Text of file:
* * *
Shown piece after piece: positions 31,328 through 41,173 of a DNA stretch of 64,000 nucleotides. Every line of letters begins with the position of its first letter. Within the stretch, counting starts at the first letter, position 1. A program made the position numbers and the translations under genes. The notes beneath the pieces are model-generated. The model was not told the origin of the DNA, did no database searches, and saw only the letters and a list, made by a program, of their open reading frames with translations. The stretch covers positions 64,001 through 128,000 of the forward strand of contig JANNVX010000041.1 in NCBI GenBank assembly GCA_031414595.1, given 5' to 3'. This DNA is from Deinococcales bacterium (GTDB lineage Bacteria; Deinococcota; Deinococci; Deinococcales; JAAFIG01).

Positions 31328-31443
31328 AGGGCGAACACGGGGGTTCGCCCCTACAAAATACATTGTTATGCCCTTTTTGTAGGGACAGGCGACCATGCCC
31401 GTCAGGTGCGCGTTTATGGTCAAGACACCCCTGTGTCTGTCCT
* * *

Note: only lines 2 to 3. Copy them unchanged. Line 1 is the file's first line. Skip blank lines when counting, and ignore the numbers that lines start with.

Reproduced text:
Positions 31328-31443
31328 AGGGCGAACACGGGGGTTCGCCCCTACAAAATACATTGTTATGCCCTTTTTGTAGGGACAGGCGACCATGCCC